5. The Stink About Human Poop As Fertilizer By Natasha Geiling on July 17, 2014 Here’s the thing about poop: everybody does it, which means that there’s a lot of it lying around waiting to be dealt with. Before the Clean Water Act of 1972 (and the outlawing of open-ocean dumping in 1988), raw sewage simply ran untreated into our oceans, streams and rivers. Once we figured out that this was a grievous insult to public health and the environment, we decided to start pumping our waste into treatment facilities—which cleaned up our water, but left us with the question of what to do with the nearly 8 million tons of poop we produce each year. Some waste treatment plants burn it or ship it to landfills, which aren’t the most economically or environmentally friendly solutions. But not all poop ends its life by fire or burial. Some human waste ends up in forests and farm fields as the treated, human-feces-based fertilizer known as biosolids. Find the idea of growing tomatoes with human excrement repulsive? It’s a common response, one that Washington State University soil scientist Craig Cooger finds strange. “We’re not as grossed out by animal manure as we are by human poop,” he explains. “Although biosolids are a long way removed from the poop, nonetheless there’s that perception issue there.” “Humans have been repurposing their feces for thousands of years—some more safely than others.” But skepticism about biosolids comes from more than just our hesitance to talk about our poop—some organizations, like the Sierra Club, worry that using human excrement as fertilizer is significantly riskier than using animal manure. Almost 50 percent of biosolids created in the United States are applied to land, with the majority being used in agriculture. Are we endangering our health by putting human poop on our farms? Humans have been repurposing their feces for thousands of years—some more safely than others. Often known by its euphemistic name “night soil,” the most famous example of raw human waste applicationmight be China, where human excrement was used for centuries in an attempt to close the nutrient cycle in their fields, something that agricultural scientist F.H. King cited in the early 20th century as the reason behind China’s seemingly perennial fertility. While night soil might have helped China’s land retain crucial nutrients, it didn’t win any awards for public health. Because the night soil was often untreated, pathogens could easily be transferred to both humans and food (so eating raw vegetation was seriously frowned upon). Biosolids used in the United States aren’t night soil. Regulated by the EPA and federal codes, treatment plants are required to treat the waste at least once before it can be applied to any land. After you flush your waste is carried along with urine, rainwater and household water to a local sewage treatment plant. From there, bacteria digest the sludge (the solid waste before treatment, a process that accomplishes two things: it makes the sludge less biologically active (meaning it stinks less) and it reduces the amount of pathogens in the biosolid. Biosolids treated once are called Class B biosolids, and can be used with various restrictions, because while the pathogen levels are reduced by a single treatment, they’re not completely gone. That requires a second treatment—often using high temperatures—and turns the biosolids into Class A biosolids, which have no detectable pathogens and can be used anywhere. And yet, even with EPA regulations and treatment processes in place, people still worry about biosolids. Groups like the Sierra Club, the Center for Food Safety and the Organic Consumers Association worry that outdated regulations and guidelines based on antiquated science make biosolids a threat to public health. “Urban sludges are a highly complex, unpredictable biologically active mixture of organic material and human pathogens, some of which are resistant to antibiotics or cannot be destroyed through composting sludge can contain thousands of industrial chemicals, including dozens of carcinogens, hormone disrupting chemicals, toxic metals, dioxins, radionuclides and other persistent bioaccumulative poisons,” warns the Sierra Club. In 2009, an EPA survey of biosolids produced by 74 randomly selected treatment plants found traces of pharmaceuticals, steroids, flame retardants and chemicals in their samples, though the agency states that “it is not appropriate to speculate on the significance of the results until a proper evaluation has been completed and reviewed.” “They find it fascinating that we can take human waste and find a new use for it.” But biosolid proponents, and soil experts like Cooger, stress that with materials like pharmaceuticals or heavy metals, the dose makes the poison. “You’re going to find higher levels of metals in biosolids than you will in manure, but the levels are still so low, and the chemistry of interactions between biosolids and soil is such that availability to plants is very low,” he explains. “Given the metal levels in biosolids, we don’t see problems in the food chain or in the environment.” And with pharmaceuticals or steroids, Cooger is quick to note that many animals receive heavy doses of both—which would certainly find their way into animal manure, often in larger concentrations than biosolids. In a 2002 National Academy of Sciences study looking at the regulation of biosolids and land application (known as Federal Part 503), the Academy concluded, “There is no documented scientific evidence that the Part 503 rule has failed to protect human health.” Public opinion, Cooger notes, is mixed when it comes to biosolids—but those that have experience with it tend to be more accepting than those that don’t. Jennifer Rusch, a media relations officer for Kansas City, MO, agrees. The city has sponsored a farm for years that takes biosolids from treatment plants around the city and uses it for fertilizer. “Within the city, we’ve actually had a lot of support from the mayor and city council and our customers,” she says. “They find it fascinating that we can take human waste and find a new use for it.” http://modernfarmer.com/2014/07/stink-human-poop-fertilizer/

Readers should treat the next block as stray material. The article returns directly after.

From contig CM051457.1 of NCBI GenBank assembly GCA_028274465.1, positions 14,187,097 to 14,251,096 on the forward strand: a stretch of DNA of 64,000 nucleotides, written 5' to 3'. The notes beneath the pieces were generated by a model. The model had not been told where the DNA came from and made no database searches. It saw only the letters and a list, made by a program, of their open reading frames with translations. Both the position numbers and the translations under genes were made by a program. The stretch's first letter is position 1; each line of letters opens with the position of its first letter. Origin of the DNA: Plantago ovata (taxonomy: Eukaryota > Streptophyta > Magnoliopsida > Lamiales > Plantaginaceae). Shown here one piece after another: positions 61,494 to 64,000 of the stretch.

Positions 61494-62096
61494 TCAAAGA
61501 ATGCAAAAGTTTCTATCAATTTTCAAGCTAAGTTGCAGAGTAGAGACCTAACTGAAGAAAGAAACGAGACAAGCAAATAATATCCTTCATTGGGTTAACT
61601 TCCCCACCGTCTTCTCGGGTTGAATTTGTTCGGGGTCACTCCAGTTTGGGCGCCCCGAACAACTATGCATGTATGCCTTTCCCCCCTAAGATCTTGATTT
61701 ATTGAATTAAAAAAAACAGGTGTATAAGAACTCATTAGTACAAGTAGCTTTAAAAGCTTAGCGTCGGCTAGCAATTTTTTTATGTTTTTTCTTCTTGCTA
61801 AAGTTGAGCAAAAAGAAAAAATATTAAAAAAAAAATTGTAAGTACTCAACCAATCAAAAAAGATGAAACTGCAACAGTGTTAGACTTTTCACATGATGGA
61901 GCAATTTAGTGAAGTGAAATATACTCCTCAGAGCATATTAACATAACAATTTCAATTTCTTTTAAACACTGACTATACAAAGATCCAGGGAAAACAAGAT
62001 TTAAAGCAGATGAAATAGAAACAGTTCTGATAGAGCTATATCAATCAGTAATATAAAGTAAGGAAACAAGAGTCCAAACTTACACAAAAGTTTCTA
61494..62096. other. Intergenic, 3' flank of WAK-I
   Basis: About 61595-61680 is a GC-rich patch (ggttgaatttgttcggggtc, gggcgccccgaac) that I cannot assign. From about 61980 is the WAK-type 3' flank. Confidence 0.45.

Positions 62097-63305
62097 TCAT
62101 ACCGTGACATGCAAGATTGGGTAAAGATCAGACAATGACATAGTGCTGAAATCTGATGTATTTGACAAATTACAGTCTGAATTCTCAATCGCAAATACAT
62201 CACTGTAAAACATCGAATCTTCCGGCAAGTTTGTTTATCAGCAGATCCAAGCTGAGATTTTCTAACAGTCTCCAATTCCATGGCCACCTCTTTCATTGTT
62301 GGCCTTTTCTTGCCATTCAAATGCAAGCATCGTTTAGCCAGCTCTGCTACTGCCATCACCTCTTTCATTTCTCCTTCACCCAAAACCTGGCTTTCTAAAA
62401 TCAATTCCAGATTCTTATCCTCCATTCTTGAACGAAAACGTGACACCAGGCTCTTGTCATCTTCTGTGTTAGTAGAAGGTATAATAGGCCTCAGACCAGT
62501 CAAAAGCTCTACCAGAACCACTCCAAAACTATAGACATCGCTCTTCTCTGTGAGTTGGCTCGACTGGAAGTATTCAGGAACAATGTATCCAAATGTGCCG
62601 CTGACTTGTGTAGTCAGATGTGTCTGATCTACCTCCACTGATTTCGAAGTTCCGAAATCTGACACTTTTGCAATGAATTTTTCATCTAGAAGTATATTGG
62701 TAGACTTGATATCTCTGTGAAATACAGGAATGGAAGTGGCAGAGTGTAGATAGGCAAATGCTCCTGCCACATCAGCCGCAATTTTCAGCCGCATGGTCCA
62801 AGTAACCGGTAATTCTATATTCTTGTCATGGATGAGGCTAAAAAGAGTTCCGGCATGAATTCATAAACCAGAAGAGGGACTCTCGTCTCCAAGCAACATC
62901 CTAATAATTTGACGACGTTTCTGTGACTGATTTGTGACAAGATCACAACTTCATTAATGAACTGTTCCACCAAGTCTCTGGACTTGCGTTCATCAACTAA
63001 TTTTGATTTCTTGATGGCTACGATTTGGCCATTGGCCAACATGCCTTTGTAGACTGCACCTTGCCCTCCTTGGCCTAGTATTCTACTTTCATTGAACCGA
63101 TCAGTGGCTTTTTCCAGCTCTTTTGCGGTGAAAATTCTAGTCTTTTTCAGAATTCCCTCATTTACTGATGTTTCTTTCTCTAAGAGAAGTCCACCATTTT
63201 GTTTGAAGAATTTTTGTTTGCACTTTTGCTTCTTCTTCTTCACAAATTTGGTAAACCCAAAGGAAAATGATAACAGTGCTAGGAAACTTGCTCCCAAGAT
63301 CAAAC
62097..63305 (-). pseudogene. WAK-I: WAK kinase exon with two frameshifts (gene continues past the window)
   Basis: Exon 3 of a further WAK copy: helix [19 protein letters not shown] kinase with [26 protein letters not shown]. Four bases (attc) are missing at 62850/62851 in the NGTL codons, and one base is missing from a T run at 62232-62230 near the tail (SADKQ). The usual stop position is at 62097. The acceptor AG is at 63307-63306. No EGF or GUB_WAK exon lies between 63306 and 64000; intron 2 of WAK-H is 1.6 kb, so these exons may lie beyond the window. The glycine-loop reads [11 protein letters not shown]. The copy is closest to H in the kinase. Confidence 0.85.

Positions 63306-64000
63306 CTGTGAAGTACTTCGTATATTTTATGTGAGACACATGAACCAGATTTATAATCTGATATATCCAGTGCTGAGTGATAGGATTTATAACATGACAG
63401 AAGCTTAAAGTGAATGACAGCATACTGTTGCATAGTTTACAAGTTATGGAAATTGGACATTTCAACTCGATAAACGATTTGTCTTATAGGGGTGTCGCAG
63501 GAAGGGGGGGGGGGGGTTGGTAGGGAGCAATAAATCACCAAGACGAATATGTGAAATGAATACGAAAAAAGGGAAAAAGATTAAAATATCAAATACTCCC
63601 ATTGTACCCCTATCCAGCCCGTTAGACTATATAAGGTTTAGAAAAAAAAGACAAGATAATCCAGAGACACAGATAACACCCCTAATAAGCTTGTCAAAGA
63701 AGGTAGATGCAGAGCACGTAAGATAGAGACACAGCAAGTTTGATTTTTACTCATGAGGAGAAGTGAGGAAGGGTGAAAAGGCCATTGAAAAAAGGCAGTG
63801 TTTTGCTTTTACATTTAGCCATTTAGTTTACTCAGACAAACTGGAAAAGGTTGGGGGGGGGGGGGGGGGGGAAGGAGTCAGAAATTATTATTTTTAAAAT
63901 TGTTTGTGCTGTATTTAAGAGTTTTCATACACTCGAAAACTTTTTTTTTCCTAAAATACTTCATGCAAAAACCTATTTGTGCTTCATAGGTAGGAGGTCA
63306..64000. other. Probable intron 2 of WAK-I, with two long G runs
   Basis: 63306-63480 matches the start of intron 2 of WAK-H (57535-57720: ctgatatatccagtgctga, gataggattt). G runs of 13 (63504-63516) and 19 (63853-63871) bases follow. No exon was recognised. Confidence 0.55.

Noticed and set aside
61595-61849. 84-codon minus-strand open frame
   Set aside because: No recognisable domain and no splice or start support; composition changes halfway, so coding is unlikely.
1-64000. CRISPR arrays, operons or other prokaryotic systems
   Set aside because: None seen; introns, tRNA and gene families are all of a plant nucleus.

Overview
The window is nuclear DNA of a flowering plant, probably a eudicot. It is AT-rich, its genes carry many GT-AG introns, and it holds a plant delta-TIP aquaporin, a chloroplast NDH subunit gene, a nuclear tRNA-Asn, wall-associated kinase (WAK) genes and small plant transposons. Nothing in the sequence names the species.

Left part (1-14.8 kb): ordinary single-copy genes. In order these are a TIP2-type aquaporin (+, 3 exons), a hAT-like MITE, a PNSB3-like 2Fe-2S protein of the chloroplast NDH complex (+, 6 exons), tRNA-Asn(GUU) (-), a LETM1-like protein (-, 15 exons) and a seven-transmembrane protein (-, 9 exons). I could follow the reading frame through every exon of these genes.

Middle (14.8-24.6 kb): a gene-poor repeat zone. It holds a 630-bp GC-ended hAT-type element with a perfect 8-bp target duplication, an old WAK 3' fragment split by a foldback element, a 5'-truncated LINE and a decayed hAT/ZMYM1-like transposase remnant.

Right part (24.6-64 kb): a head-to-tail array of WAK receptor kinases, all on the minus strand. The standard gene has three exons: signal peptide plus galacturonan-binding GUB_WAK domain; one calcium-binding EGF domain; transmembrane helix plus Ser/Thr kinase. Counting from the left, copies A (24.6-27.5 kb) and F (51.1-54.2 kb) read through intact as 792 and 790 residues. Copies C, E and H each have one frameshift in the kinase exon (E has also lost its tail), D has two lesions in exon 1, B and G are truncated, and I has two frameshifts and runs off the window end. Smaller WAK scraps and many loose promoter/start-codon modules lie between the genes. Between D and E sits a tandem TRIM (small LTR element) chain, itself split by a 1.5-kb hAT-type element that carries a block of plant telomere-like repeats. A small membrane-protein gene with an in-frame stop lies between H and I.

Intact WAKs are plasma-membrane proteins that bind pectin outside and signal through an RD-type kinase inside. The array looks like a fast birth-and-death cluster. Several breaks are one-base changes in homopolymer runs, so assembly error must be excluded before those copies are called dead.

6. I would have puked